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Rosie and Dawn smiling over afternoon tea

“The Fund’s Listening and Counselling Service helped me deal with my mum’s Young Onset Alzheimer’s diagnosis”



In Memory RAF Family

When Flight Lieutenant Rosie Brooks became a full-time carer for her mother unexpectedly, life as she knew it changed suddenly and her mental health was heavily impacted. The RAF Benevolent Fund’s Listening and Counselling service was there to support Rosie with the tools to cope with her emotions and no longer feel so alone.

Rosie, 37, served in the RAF for 10 years, working within various HR roles as a people operations officer and welfare officer. Throughout her career, she was posted to admin units at RAF Halton, Cosford, Cheltenham, MoD Main Building in London and Abbey Wood, and also spent six months deployed in Al Udeid, Qatar.

When Rosie returned from her tour in Qatar in 2018, it became clear that her mother Dawn was becoming unwell. After 18 months of doctors appointments and assessements, Dawn was diagnosed with Alzheimer’s at just 58 years old.

Career driven and working towards her next promotion, Rosie found herself now attending appointments and sorting paperwork to support her mother whilst her health deteriorated. Rosie recalled: “The last few years of my mum’s decline were utterly brutal. She suddenly went downhill in 2022; after initially living at home for the first few years of her diagnosis, she moved into Residential Care in March 2022. In September 2022, she then had a stay in hospital with extreme delirium; she started having seizures in May 2023 and was in constant distress and lost her mobility.

“I was emotionally exhausted and struggled to regulate my emotions. I was tearful all the time – if anyone asked me about mum or how I was doing, I would burst into tears. I knew I needed emotional support, a virtual hug and someone to tell me it would be okay.”

Rosie had become aware of the Fund during her time as a welfare officer. She said: “The welfare team at Abbey Wood were really supportive – they told me about the Fund’s 12-week Listening and Counselling service.

“From the first phone call, my counsellor was so kind – the first thing she said to me was you sound like you’re grieving. It helped me to release my emotions in a safe, sacred space with someone who just ‘got’ it. She was so empathetic, understanding, and was also on a caring journey with her mum.

“I think the counselling really helped me to process it and understand everything I’d been carrying was a really normal reaction to the situation I was facing with my mum.”

Speaking on the impact of the help from the Fund, Rosie said: “The support was so well-timed; I’m so grateful. It’s been a difficult journey, and nothing can prepare you for it. I never thought that in my 30s I’d be caring for my mum – you think you’ll be older and have more resources to deal with it by the time your parents need you. It’s been especially difficult because none of my friends can relate to my situation.”

She added: “Fortunately, I’m close to my brother and this whole experience has strengthened our bond; we’d both do anything to support our mum.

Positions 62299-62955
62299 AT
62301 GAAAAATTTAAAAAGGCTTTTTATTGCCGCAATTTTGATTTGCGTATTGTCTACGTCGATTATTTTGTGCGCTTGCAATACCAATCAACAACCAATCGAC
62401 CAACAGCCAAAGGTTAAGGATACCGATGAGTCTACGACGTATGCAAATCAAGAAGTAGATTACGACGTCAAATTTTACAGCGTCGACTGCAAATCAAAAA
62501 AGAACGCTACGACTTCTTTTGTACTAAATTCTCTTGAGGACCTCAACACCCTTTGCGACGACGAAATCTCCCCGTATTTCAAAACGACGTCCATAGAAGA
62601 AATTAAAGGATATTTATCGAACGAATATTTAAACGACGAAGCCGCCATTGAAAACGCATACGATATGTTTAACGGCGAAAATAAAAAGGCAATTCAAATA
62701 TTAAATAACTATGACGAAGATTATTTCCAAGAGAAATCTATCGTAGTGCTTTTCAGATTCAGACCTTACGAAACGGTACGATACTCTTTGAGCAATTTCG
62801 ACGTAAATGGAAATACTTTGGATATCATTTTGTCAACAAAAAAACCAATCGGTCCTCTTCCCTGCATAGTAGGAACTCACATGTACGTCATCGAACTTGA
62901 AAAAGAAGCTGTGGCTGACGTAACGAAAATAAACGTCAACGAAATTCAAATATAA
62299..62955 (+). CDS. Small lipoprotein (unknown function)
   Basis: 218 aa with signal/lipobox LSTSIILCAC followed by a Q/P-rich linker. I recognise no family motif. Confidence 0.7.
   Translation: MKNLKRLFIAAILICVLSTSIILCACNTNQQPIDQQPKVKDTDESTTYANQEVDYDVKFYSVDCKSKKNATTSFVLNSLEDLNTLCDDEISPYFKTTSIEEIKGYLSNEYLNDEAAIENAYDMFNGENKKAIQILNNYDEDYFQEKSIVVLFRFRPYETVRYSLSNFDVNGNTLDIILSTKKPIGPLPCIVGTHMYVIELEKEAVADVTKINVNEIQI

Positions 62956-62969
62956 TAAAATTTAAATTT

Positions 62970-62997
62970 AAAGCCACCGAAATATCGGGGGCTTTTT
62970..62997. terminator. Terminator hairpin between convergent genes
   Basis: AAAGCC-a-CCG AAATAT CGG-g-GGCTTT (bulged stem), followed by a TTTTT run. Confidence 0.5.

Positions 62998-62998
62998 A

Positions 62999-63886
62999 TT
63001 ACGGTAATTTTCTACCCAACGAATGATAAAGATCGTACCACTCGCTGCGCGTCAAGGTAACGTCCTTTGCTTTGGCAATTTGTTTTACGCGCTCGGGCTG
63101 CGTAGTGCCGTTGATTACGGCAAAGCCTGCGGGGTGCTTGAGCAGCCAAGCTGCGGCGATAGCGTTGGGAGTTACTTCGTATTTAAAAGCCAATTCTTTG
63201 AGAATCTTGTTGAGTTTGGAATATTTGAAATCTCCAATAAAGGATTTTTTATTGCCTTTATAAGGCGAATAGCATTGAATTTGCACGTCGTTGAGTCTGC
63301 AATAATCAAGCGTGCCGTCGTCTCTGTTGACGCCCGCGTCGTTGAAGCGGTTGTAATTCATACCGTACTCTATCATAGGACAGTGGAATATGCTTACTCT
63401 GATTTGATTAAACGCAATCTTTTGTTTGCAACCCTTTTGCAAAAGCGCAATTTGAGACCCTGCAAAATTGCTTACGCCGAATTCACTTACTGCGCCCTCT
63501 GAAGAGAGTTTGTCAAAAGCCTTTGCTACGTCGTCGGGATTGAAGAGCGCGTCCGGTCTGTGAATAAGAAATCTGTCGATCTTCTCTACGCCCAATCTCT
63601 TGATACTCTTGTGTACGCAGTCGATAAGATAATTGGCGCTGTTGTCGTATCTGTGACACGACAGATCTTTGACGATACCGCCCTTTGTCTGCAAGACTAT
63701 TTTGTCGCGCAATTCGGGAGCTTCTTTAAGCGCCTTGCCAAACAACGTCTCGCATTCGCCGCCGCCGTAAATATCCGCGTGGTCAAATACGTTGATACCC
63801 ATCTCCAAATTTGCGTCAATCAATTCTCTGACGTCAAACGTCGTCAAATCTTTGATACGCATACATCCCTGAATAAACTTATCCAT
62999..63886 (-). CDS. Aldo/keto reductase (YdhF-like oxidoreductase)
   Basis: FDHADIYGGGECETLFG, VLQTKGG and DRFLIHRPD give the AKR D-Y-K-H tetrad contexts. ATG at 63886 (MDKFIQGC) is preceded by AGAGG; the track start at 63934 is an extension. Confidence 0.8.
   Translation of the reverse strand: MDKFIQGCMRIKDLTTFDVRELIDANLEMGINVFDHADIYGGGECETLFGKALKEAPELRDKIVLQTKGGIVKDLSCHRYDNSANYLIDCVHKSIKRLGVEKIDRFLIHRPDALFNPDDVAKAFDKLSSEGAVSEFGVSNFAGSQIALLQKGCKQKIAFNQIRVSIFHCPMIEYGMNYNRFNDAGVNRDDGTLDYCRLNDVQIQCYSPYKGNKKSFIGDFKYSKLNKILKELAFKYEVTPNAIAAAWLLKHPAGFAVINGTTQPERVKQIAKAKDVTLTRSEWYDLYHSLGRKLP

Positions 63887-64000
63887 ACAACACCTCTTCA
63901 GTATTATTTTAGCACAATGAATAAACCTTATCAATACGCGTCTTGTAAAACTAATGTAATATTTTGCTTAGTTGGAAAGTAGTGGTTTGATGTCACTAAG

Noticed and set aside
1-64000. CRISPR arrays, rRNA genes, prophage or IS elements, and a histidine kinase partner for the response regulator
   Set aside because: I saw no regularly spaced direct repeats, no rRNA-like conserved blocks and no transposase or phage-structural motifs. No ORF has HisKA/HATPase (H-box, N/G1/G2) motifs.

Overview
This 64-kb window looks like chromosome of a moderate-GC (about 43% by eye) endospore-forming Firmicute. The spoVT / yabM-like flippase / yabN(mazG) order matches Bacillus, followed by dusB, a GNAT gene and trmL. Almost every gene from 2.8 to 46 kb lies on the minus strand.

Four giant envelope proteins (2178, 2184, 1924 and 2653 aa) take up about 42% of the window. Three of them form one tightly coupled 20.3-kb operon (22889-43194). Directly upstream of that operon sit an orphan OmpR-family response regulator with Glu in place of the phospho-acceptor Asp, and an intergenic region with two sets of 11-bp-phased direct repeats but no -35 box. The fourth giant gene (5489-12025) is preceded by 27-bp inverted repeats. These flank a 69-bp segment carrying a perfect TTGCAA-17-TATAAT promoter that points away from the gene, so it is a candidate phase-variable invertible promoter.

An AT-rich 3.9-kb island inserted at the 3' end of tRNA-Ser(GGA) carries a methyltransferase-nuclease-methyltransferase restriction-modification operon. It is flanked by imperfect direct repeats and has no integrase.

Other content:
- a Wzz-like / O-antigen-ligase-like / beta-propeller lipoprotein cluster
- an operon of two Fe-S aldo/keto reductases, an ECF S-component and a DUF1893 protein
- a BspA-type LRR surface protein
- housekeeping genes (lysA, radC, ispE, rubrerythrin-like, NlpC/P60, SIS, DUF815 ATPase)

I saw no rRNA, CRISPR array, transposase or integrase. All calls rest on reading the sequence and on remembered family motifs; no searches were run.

Rosie her mum and brother in front of helicopter

“It was really important to us to get mum out and about, making special memories doing things she had always wanted to do. We did a helicopter ride and flew over the fields close to home, where mum’s horse was and over her house – it was just magical. We also took her to West Midlands Safari Park, where she had a ‘VIP meet the seals experience’.

"Very sadly, my Mum, ‘Dawnie’, suddenly died from her Young Onset Alzheimer’s Disease at 63 years old, just five years post-diagnosis, after she rapidly moved into the advanced stages. Although during the final stages of Dawnies’ journey, Rosie was sad that they could no longer do the things they once enjoyed together, she found immense joy in the little moments when her mum was calm and responsive in her own way. She is also relieved that her mum is now at peace and free from suffering.

Rosie is now pursuing a transfer to the British Army to retrain as a mental health nurse and channel her own lived experience to help others. She said: “Being a full-time carer was so challenging, but the exposure I had to care work and mental health challenges has helped me to find a new career path where I can give back to others.”

Rosie said: “The power of the support from the Fund has allowed me to openly share my story. I’m so grateful for the help. After receiving counselling, I felt refreshed and like I could deal with my situation better. I can now talk about it without losing control of my emotions. I was able to show my mum love and be present with her during her final months of life, which was the most important thing.”

Rosie continued: “I was given a great gift through my experience of the Listening and Counselling service, and I would absolutely recommend it to anyone in need. The sessions built on each other week on week. I could write things down outside of the sessions and go through them with my counsellor to reflect on my feelings.

“Overall, it was a really cathartic and therapeutic experience.”